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Passion drives Feldman year after year

July 6, 2011
By LOU REUTER, Senior Sports Writer
LAKE PLACID — Richard Feldman won’t tell you how many horses he owns. He says he has a lot and rides each one of them. And he won’t say how much is in the Lake Placid Horse Show bank account, although he noted the shows do have money in the bank.

But ask him about the passion he has for the two weeks of show jumping that take place in the village every summer, and Feldman has plenty to say. Feldman has been the chairman of Lake Placid’s horse shows since he was first named to the position in 1991, and although he doesn’t get paid to do the job, it’s one he lives for and plans on doing until the day he dies.

“I have a red barn on one side of the show grounds, and I have a tombstone waiting for me with my name and this Lake Placid Horse Show logo on the other side, in the North Elba Cemetery on the hill just behind those trees,” Feldman said while watching action in the grand prix ring Wednesday, June 29. “I don’t get paid to do this — in fact I donate to the horse shows — and it’s a job that I love. It’s supposed to be a part-time job, but I’m at it full time, 52 weeks a year. It’s a job I won’t ever walk away from. I’m going to do this until I die.”

A native of the New York City area, Feldman got his first glimpse of the Adirondacks in 1948 on a winter vacation with family members. Ever since then, he has called Lake Placid one of his homes, and as the horse show chairman, he wants to see this North Country community prosper.

“My No. 1 job is to bring people and horses here, and make sure it’s the best two weeks of their summer,” Feldman said. “If you don’t do that, they won’t come back. You can build this horse show, but if you don’t cater to the people who come here, they won’t be back next year.”

One of the world’s most decorated show jumpers, Olympian Margie Engle, competes annually in Lake Placid, and said Feldman makes sure the competitors and their crews are well cared for here.

“Richard Feldman is one of my favorite people,” said Engle, who is tied for the most career grand prix victories in Lake Placid with seven. “He’s a big reason that people come here each year. He strives to make this horse show the best anywhere.

“What’s great about Richard is that he listens to everybody,” Engle added. “He asks us all, ‘What can I do for you to make this better?’ From the little kids to the adults, he treats everybody the same.”

On the first day Feldman became chairman, he showed commitment to making the Olympic Village’s horse show one of the best in the United States. The first step was getting it out of debt.

“My first involvement with the horse shows was as a board member in 1986, and I became the chairman because I knew how to run a horse show,” he said. “On my first day, I told the board members, ‘If you don’t want to do what has to be done to make this horse show the best, you should leave.’ Five people walked out.

“When I took over, the horse shows were broke,” Feldman continued. “We turned this around to become one of the premier events in Lake Placid every year.”

The Lake Placid horse shows are entering their 42nd season, and Feldman said they annually bring $9 million to $11 million in revenue to the local economy. He said each year, around 800 people directly involved with the horse shows, including about 250 riders, stay in the area for the event, and the two weekends of the shows draw another 8,000 to 10,000 spectators over the four days.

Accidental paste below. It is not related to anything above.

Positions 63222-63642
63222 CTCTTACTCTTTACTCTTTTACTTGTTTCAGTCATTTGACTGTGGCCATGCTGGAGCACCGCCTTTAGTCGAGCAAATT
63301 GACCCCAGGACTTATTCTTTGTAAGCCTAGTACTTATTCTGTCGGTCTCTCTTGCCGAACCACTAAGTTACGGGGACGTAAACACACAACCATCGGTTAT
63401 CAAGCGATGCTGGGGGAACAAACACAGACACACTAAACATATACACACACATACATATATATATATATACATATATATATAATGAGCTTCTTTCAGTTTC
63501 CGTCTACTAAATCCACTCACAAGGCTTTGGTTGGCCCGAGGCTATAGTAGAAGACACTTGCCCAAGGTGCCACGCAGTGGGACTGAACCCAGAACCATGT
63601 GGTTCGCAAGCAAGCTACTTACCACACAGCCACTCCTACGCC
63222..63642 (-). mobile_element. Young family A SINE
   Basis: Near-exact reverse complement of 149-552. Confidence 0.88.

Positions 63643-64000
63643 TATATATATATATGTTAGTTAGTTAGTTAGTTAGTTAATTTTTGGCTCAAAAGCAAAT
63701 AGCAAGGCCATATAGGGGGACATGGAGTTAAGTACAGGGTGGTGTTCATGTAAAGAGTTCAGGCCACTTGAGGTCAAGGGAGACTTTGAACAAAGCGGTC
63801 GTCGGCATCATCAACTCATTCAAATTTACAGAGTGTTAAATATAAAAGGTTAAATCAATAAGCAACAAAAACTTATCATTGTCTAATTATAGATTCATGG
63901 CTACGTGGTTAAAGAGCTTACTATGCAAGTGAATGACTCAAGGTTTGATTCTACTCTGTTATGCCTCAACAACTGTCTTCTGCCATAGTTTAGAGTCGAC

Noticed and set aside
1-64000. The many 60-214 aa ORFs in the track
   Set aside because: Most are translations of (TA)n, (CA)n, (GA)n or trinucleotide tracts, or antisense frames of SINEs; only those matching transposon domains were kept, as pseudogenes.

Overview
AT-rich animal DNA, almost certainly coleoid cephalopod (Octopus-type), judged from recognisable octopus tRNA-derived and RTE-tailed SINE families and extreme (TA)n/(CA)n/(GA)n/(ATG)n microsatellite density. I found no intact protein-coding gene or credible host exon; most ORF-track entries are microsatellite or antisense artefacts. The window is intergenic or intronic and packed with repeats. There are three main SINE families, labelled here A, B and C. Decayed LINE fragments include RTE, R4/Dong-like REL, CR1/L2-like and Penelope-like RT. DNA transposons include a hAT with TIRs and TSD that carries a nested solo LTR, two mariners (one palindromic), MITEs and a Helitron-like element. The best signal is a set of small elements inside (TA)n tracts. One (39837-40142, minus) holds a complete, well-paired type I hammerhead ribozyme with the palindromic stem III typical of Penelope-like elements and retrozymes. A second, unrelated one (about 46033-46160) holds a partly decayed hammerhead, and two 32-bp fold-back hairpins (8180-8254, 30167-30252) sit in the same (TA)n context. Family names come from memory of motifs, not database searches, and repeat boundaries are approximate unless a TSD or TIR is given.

“Weekdays are never good for attendance, but the weekends are always big,” he said. “Year after year, the people keep coming back to fill the stands. Great riders and great horses come back each year, and the spectators keep coming back to watch them.”

Feldman broke down his duties as chairman, and the first job he mentioned was assuring a good relationship between the Lake Placid business community and the horse show participants. He then said that the most important duty, as well as the most challenging, is taking care of the ground: the grass and surface the riders compete on in the three rings where the shows take place.

“Our two dirt rings are pretty easy to manage, but the grand prix ring is a different story,” Feldman said. “You have to have the right surface because that’s what the riders want. The grass needs to be deep tined; the roots go down 4 inches. The ground in this ring is constantly changing, sometimes day by day. A little rain each night, that’s ideal.

“These horse shows end July 10, and we start getting ready for next year the day after, on July 11,” he continued. “On July 20, we’ll completely rip the ground up and redo it. You can’t use sod. There’s so much work involved with making sure the ground is in the best possible condition. The shows are what they are because of the ground the horses are on.”

An avid horseman since he was young, Feldman competed during the early years of the Lake Placid shows and said he still rides horses every day. He also continues to work at his real occupation, managing money for Barclays Bank. But when it comes to doing what he loves the most, horses and the shows in Lake Placid are always at the top of the list.

“Nothing’s better than a horse,” he said. “They don’t talk back, and if you love them and treat them right, they can be better than a dog. I’ve never met a horse I don’t like.”

“I love seeing all these horses in Lake Placid. Every summer, these are the best two weeks of my life.”

Article Photos

Lou Reuter/Lake Placid News
Lake Placid horse show chairman Richard Feldman relaxes at the North Elba Show Grounds on Wednesday, June 29.

 
 

 

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